Residential property prices nationally have risen by 6.7% in the year up to July, according to the latest figures from the Central Statistics Office.
The figures are contained in the CSO's new Residential Property Price Index for Ireland, which covers all home sales - including cash deals - in the property market.
The new index also measures price changes with greater accuracy as well as giving more detailed location information.
The national residential prices of 6.7% compares with an increase of 4.9% in June and an increase of 6.1% recorded in the year to July 2015.
On a monthly basis, residential prices increased by 2.5% in July compared with June.
Residential property prices are currently 34.7% lower than at their highest level in April 2007.
Today's index also reveals that first-time buyer owner-occupiers formed a decreasing proportion of the market from 2010 to 2015.
In 2010, first-time buyers represented 53.1% of all household market transactions filed. But by last year, first-time buyers' share fell to just 24.4% of the market.
The new index includes 12 new sub-indices.
Seven of these relate to regional price indices (Border, Midland, West, Mid-East, Mid-West, South-East, South-West), four relate to Dublin price indices (Dublin City, Dun Laoghaire-Rathdown, Fingal, South Dublin) and one is a price index for apartments outside of Dublin.
It shows that house prices in the Dublin City zone are leading the recovery from the national low point of March 2013 and houses in the Mid-West region have been slowest to recover to date.
It also shows that there was considerable variation in average prices across Dublin, depending on the postal district.
With an average price of €733,006, householders paid more for a house in Dublin 6 in 2015 than for any other postal district.
The second most expensive district was Dublin 4, with an average house price of €724,535. Dublin householders paid least in Dublin 10, where the average house price was just €157,527.
Outside of Dublin, the most expensive postal district was Greystones in Co Wicklow where the average dwelling price was €404,717, according to filings in the year to July 2016.
And the cheapest postal district was Castlerea in Co Roscommon, with an average dwelling price of €72,350.
In a statement, the CSO said that the overall price trends for the new and the original indices are similar.
However, the trough at March 2013 is lower in the new series, which the CSO said reflected better coverage of transactions outside of Dublin in particular.
The new index shows that the peak to trough fall in residential property prices was 54.4%, not 50.9% as recorded previously.
The price increase from the trough to the latest month (July 2016) is 43.2% using the new index, up from 37.4% using the original index.
The index also reveals that the national average house price in 2015 was €225,783, while cash buyers in general paid less for residential property than mortgage buyers during the years from 2010 to 2016.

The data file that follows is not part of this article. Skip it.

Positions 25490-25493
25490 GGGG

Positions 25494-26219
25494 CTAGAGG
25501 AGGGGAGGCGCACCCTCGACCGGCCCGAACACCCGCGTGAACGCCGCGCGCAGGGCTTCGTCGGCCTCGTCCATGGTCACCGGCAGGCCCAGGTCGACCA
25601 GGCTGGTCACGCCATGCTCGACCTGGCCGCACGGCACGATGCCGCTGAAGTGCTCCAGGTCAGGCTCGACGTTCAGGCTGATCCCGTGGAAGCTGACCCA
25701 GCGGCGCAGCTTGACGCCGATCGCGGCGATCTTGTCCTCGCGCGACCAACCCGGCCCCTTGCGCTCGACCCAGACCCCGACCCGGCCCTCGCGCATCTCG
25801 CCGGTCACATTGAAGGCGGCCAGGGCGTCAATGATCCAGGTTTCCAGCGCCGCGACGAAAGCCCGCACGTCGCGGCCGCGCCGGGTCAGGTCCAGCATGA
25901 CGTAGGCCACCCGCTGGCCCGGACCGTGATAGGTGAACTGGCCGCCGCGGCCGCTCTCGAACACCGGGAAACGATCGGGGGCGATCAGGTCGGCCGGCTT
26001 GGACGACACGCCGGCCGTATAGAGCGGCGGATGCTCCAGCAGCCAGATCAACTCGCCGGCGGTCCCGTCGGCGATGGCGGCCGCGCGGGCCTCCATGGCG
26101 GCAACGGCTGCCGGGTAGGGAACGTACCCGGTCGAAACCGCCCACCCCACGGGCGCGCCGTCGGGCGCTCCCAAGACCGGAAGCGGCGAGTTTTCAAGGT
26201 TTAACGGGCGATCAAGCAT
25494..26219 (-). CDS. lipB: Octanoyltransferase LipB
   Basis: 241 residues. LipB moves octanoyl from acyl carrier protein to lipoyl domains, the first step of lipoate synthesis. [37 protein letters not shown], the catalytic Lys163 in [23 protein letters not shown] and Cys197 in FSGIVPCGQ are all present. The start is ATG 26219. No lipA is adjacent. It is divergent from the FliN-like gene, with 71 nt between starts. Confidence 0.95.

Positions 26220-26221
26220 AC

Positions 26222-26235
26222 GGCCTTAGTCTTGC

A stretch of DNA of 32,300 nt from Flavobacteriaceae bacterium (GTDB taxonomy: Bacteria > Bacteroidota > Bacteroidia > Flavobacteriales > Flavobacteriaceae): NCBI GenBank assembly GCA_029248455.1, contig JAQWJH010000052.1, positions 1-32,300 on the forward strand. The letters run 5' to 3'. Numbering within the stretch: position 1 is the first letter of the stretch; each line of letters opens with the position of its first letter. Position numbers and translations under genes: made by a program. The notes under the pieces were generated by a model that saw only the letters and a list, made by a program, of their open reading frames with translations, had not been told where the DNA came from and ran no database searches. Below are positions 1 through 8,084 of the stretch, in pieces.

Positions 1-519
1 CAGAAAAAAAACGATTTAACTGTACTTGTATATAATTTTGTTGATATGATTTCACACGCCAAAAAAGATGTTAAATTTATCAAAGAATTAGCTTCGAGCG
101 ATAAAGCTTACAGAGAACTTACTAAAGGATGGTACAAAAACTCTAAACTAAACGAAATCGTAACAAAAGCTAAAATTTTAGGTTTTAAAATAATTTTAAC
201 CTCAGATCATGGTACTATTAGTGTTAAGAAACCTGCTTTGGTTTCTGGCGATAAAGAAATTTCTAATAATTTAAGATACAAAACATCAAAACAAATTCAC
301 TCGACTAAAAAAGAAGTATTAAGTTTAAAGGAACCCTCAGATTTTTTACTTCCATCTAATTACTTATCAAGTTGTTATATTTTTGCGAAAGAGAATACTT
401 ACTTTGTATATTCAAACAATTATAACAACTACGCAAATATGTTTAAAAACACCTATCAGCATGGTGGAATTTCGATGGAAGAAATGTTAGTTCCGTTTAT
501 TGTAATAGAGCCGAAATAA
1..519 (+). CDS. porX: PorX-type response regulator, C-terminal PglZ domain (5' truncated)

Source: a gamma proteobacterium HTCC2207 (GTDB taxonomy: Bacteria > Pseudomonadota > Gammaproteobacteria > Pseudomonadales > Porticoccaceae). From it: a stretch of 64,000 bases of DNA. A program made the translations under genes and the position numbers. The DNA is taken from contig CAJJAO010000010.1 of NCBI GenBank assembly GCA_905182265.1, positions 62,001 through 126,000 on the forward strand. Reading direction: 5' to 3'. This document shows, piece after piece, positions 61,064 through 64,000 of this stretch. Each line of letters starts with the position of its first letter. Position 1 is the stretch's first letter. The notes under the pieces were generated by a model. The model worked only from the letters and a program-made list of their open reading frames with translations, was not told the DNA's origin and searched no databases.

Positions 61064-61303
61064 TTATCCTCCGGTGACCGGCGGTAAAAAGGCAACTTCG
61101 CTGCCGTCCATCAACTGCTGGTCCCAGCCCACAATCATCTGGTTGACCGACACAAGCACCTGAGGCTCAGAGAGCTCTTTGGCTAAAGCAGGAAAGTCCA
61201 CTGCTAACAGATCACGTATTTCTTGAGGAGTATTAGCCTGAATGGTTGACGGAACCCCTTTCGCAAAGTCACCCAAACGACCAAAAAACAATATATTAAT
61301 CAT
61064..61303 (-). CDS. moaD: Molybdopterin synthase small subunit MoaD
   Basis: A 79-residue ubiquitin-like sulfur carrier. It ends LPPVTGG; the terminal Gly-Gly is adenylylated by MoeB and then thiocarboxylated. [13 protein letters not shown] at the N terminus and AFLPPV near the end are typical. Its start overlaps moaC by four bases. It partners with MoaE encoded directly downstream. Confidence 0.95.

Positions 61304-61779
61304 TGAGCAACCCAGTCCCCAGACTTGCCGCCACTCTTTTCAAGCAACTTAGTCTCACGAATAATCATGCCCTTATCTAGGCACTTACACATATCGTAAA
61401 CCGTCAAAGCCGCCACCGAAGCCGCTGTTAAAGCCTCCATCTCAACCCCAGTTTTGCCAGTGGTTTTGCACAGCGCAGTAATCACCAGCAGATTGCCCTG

Dublin v regions
In the Dublin residential property market, prices increased by 3.8% in the 12 months to July, while they rose by 1.6% on a monthly basis.
Dublin residential prices are now 58.2% higher than their lowest level in April/May 2012, but remain 35.3% below their peak price level in 2006.
The CSO said that compared to property prices nationally, which fell 54.4% from peak to trough, Dublin prices fell further, falling 59.1% from high point to low point.
However, Dublin prices began to recover sooner and have recovered further than national prices. Currently Dublin prices are just 12.7% less than their base value in January 2005, compared to 14.5% nationally.
The figures show that Dublin house prices increased 3.9% in the 12 months to July 2016.
The recovery in Dublin house prices was initially led by price increases in Dún Laoghaire-Rathdown in 2012 and 2013. However, since late 2014 onwards, Dublin City has led the growth in house prices, while house prices in the Fingal area have been slowest to recover.
Meanwhile, the price of apartments in Dublin increased 6.4% in the year to July. Dublin apartment prices are 68.9% higher than their 2012 trough, but are 40.1% lower than their peak in February 2007.
In the year to July, residential property prices outside Dublin increased by 11.3%. On a monthly basis, they rose by 3.5% in July.
Residential property prices around the country are 40.4% higher than at the lowest point in May 2013. However, prices are still 39% lower than at their highest level in 2007.
The CSO said that house prices outside Dublin have increased 41.7% from their low point in May 2013. House prices have increased 11.2% in the 12 months to July 2016 but remain 37.5% lower than their peak level.
It also noted that apartment prices outside of Dublin have consistently under-performed relative to house prices. Apartment prices have increased 13% in the year to July but remain 53.5% lower than their peak levels.
Economist against tax rebate for first-time buyers
Daft.ie economist Ronan Lyons has said it is hard to see how a tax rebate to help first-time buyers will work.
Speaking on RTÉ's Morning Ireland, he said this aid would only drive property prices up again.
Mr Lyons said if this move caused a 1% increase in prices transacted, this would be a cost of roughly €200m a year. €200m a year would, he said, directly build between 10,000 and 20,000 homes.